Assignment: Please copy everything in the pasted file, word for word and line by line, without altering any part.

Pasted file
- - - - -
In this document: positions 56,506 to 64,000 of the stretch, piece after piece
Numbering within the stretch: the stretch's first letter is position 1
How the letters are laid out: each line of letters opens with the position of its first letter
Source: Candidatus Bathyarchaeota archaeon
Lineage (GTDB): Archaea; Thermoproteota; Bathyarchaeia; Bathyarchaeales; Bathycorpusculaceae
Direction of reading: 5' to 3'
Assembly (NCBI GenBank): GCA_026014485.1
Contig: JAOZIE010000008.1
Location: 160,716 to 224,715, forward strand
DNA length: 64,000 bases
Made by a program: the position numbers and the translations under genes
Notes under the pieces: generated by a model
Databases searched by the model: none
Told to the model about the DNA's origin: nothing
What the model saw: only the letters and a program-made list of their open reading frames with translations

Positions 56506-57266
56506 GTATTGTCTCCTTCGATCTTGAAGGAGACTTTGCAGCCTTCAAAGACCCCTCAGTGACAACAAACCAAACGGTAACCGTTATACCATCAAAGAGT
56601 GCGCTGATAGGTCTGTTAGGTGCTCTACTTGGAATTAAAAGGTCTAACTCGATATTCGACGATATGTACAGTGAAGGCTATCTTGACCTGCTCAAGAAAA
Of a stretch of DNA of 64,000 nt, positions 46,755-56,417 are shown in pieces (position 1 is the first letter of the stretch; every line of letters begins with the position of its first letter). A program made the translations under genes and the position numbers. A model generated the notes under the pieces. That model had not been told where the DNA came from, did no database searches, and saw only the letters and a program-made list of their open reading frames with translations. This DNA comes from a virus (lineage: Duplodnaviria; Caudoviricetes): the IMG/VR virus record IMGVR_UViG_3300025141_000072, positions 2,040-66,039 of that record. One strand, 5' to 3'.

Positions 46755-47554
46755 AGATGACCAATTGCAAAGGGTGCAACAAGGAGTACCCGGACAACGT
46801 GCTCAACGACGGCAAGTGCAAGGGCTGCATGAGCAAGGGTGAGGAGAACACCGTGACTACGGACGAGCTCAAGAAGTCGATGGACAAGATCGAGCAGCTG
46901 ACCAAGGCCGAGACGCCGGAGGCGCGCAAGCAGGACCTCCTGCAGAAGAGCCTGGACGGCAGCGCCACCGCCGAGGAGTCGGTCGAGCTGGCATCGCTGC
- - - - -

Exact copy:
In this document: positions 56,506 to 64,000 of the stretch, piece after piece
Numbering within the stretch: the stretch's first letter is position 1
How the letters are laid out: each line of letters opens with the position of its first letter
Source: Candidatus Bathyarchaeota archaeon
Lineage (GTDB): Archaea; Thermoproteota; Bathyarchaeia; Bathyarchaeales; Bathycorpusculaceae
Direction of reading: 5' to 3'
Assembly (NCBI GenBank): GCA_026014485.1
Contig: JAOZIE010000008.1
Location: 160,716 to 224,715, forward strand
DNA length: 64,000 bases
Made by a program: the position numbers and the translations under genes
Notes under the pieces: generated by a model
Databases searched by the model: none
Told to the model about the DNA's origin: nothing
What the model saw: only the letters and a program-made list of their open reading frames with translations

Positions 56506-57266
56506 GTATTGTCTCCTTCGATCTTGAAGGAGACTTTGCAGCCTTCAAAGACCCCTCAGTGACAACAAACCAAACGGTAACCGTTATACCATCAAAGAGT
56601 GCGCTGATAGGTCTGTTAGGTGCTCTACTTGGAATTAAAAGGTCTAACTCGATATTCGACGATATGTACAGTGAAGGCTATCTTGACCTGCTCAAGAAAA
Of a stretch of DNA of 64,000 nt, positions 46,755-56,417 are shown in pieces (position 1 is the first letter of the stretch; every line of letters begins with the position of its first letter). A program made the translations under genes and the position numbers. A model generated the notes under the pieces. That model had not been told where the DNA came from, did no database searches, and saw only the letters and a program-made list of their open reading frames with translations. This DNA comes from a virus (lineage: Duplodnaviria; Caudoviricetes): the IMG/VR virus record IMGVR_UViG_3300025141_000072, positions 2,040-66,039 of that record. One strand, 5' to 3'.

Positions 46755-47554
46755 AGATGACCAATTGCAAAGGGTGCAACAAGGAGTACCCGGACAACGT
46801 GCTCAACGACGGCAAGTGCAAGGGCTGCATGAGCAAGGGTGAGGAGAACACCGTGACTACGGACGAGCTCAAGAAGTCGATGGACAAGATCGAGCAGCTG
46901 ACCAAGGCCGAGACGCCGGAGGCGCGCAAGCAGGACCTCCTGCAGAAGAGCCTGGACGGCAGCGCCACCGCCGAGGAGTCGGTCGAGCTGGCATCGCTGC